L. Neil Smith's
THE LIBERTARIAN ENTERPRISE
Number 91, September 25, 2000
by Carl Bussjaeger
Special to TLE
Olive Branch High School in DeSoto County, Mississippi is one of the latest public indoctrination centers to adopt the ass-backward anti-crime measure of banning some clothes. Or in this case, a color: Red.
It seems that school officials had noticed that three to five students often wore the color red. This was clearly proof that the students in question were members of a criminal gang. And surely there's no better way to stop gang activity than to ban their 'color'. Right?
Of course, I suppose it escaped the faculty's notice that red was apparently the only gang indicator; no one seems to have any evidence, circumstantial or otherwise, of any organized criminal activity. If there is any, Olive Branch police aren't aware of it, according to police officials there.
Nevertheless, red had to go. The idiots ordered the students in question to stop wearing red. Shirts or shoelaces, backpacks or bandannas, slacks or socks, whatever -- If it's red, it's out.
Only problem is, the students are smart enough to see the administration's basic stupidity. So on September 13, 2000, several students organized a protest: Approximately one hundred of the young adults made a point of wearing red to school. Another two hundred, not part of the protest, coincidentally wore red that day. School officials seeing the obvious for once, that they were being ridiculed, called all students wearing red to the cafeteria where a school-wide, month-long ban on red was announced. Early televised news reports claimed that scarlet students were being suspended and sent home. It was later reported that parents were called to the school to bring their activist offspring some non-red clothing. Confusion may have been caused by the school's refusal to let a news crew onto the property, likely spurred by the fact that the newswoman happened to be wearing a red blouse. (Hey, Constitutionalists: Shouldn't banning the press for choice of clothing colors be good for some sort of First Amendment complaint?)
Does the stupidity stop with the purely arbitrary enforcement of a previously unannounced policy? Heck, no. An editorial in the Commercial Appeal, the major newspaper for the Memphis metropolitan area of which Olive branch is a part, sets new standards for doublethink. In the September 16, 2000 edition, the editor points out that students do have a right to wear red. But somehow students who were able to organize a protest that shook the administration had no real goal and were therefore merely troublemakers. Apparently high school students aren't smart enough to set their sights on the goal of standing up for their rights. In the editor's mind, the action was random disobedience. Of course, since the general wearing of red hadn't been banned until the protest occurred, I'm not sure what rule the editor thinks the students were disobeying. (hmm ... 'ex post facto laws' ...)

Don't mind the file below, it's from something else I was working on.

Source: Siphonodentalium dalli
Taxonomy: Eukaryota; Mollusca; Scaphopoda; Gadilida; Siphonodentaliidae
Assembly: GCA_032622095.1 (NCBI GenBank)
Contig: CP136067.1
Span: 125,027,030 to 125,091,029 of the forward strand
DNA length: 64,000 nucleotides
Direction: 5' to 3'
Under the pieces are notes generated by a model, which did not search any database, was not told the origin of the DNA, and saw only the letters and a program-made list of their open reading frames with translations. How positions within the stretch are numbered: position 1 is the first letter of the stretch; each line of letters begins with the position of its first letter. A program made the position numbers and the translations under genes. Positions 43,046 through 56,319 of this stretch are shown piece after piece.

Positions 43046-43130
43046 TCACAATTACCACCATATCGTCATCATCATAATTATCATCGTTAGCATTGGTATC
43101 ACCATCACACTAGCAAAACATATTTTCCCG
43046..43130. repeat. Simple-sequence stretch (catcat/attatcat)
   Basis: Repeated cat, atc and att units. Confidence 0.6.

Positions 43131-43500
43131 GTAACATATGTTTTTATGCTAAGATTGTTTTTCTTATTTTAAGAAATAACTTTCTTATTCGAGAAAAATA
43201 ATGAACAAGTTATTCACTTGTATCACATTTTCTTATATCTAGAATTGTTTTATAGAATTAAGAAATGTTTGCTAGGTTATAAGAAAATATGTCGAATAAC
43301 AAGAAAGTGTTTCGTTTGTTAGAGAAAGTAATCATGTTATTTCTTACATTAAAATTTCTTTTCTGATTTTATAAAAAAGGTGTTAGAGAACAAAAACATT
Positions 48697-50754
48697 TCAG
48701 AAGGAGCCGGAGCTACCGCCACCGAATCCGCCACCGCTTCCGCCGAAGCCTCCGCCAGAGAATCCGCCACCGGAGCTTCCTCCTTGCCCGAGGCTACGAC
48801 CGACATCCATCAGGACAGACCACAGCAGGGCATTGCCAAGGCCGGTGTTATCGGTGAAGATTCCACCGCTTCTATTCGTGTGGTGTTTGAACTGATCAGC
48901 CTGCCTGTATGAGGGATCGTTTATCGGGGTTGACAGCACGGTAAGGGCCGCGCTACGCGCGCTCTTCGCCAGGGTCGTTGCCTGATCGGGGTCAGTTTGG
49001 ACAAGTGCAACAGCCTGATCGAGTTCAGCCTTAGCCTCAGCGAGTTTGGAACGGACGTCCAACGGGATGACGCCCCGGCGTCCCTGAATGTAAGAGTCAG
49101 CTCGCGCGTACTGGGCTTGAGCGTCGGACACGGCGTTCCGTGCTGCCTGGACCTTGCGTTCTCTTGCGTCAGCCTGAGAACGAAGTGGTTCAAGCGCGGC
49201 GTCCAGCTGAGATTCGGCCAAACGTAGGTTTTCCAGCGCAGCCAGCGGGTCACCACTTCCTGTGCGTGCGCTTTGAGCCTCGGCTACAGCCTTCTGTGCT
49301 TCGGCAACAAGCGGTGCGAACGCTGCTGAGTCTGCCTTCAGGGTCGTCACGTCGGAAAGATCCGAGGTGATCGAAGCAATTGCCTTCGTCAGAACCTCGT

It gets better (or worse, if you're prone to rational thought). Steve Nawojczyk, former Pulaski County coroner in Arkansas and adviser to the Arkansas Attorney General's Youth Gang Task Force said of the OBHS action, "If they are taking the action for the safety of the kids, then they did the right thing even if there was no gang involvement." Oh, puh-leeze -- not 'for the kids' again; pardon me while I get sick. So even if there's no crime, violating rights is okay so long as you do it 'for the kids'.
Now that the sensible among us are thoroughly disgusted, let's add a humorous note to the whole fiasco: The area has a minor league baseball club which apparently made it into the playoff (details escape me as I don't follow organized sports); the Redbirds, whose team color by some odd stroke of coincidence is... red. And to show their support for the local ball club, many people took to wearing red on a daily basis. News anchors on the local stations have been bragging about who's wearing more red on camera. Businesses in the metropolitan area, including FedEx, have encouraged their employees to wear red to work.
Sheesh. If a handful of teenagers wearing red made the OBHS principal nervous, he must be scared shitless walking around town.
No word yet on whether the ban will be extended to crayons, pencils, or art class paints. We can only hope that bureaucratic red tape will be included.